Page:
Find out more about Adelaide’s Garden Suburb – a short history
This unique Adelaide suburb lies just over 6 kilometres south of the CBD.
“In June, 1915 the Vaughan Labour Government purchased the property ‘Grange Farm’ from the trustees of the estate of William Tennant Mortlock. The farm occupied 121.4 hectares and the Government intended to establish the site as a ‘model garden suburb’.
The Government’s decision followed the impact of Charles Reade’s lectures during his 1914 Australasian Town Planning Tour. He was sponsored by the British Garden Cities and Town Planning Association and was considered an expert by his colleagues in the field of town planning.
Reade promoted the internationally popular model suburb schemes in public lectures enhanced by lantern slides, newspaper releases and in an official report ‘Recommendations in Regard to Town Planning in South Australia’. His planning principles were guided by the garden city movement which aimed to improve the lifestyle and residential environment of all classes of people. Colonel Light gardens clearly reflects those principles in its design.” (Colonel Light Gardens Walk brochure, Colonel Light gardens Historical Society Inc 2001)
Plans for the suburb were delayed when the site was developed as the Mitcham Training Camp during WW1 right up to 1920. During this time Reade was appointed South Australia’s first town planner and he drew up detailed plans for Colonel Light Gardens, incorporating the principles of garden suburb design, parks, playgrounds, separation of residential, business, manufacturing and retail, each in their own zoned area.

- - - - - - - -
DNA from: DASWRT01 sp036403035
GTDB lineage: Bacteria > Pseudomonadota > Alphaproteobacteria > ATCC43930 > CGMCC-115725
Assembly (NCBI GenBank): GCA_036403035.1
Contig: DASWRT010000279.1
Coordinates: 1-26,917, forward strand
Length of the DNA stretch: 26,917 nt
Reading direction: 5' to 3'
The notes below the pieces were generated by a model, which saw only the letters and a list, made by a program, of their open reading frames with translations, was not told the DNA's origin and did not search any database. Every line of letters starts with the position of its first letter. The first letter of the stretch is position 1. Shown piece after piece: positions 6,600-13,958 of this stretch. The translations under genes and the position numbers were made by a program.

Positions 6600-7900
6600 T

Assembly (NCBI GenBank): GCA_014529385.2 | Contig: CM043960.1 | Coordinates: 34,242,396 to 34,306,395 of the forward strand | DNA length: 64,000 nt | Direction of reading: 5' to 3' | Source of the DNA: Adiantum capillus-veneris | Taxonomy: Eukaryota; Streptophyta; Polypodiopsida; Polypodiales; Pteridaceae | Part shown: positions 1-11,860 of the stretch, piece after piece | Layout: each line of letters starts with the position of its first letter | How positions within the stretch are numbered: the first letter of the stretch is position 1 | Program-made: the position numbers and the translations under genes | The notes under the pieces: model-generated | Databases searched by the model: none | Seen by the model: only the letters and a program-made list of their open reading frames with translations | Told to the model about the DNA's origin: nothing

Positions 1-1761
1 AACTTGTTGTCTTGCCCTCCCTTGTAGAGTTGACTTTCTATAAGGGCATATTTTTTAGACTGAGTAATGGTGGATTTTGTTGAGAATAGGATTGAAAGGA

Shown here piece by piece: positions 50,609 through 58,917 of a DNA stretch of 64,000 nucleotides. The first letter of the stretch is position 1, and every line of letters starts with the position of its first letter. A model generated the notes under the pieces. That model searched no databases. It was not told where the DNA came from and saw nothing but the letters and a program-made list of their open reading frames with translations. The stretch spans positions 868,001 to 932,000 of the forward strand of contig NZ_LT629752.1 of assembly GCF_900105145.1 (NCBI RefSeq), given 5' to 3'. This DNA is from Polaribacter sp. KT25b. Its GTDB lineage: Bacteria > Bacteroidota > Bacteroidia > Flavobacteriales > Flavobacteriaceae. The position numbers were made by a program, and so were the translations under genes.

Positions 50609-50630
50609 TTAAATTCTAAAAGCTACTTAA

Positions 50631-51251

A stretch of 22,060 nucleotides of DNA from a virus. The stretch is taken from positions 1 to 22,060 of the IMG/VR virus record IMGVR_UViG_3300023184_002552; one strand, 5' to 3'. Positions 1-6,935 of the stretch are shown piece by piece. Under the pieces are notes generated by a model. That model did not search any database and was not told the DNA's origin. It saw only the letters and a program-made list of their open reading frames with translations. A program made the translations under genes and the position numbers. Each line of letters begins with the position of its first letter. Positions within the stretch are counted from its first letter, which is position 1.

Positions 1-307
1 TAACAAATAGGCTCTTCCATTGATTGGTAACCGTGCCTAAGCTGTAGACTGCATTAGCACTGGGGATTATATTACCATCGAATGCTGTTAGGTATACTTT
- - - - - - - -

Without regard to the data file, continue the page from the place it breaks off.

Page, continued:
The suburb has a tiered system of roads with narrow residential roads feeding into wider secondary roads which in turn feed into the major roads surrounding the suburb. Tree lined streets with similar species of trees for a particular street, coupled with predominantly California styled bungalows each on its own separate block enhance the visual amenity.
The State Bank introduced the ‘Thousand Homes Scheme’, 695 homes being constructed in the southern part of the suburb and in a section of land on the western side of Goodwood Road. The remaining 305 homes being built predominantly in the western suburbs of Adelaide. There were 14 designs and no two identical houses could be built next to one another.
The governance of the suburb was unique. Instead of the suburb coming under the control of the local Council, a Garden Suburb Commissioner was appointed to govern and administer the suburb. This control continued until 1975 when the suburb was placed under the control of the City of Mitcham.
In October 1999 the suburb was listed on the Register of the National Estate and the whole suburb was placed on the State Heritage List in 2000.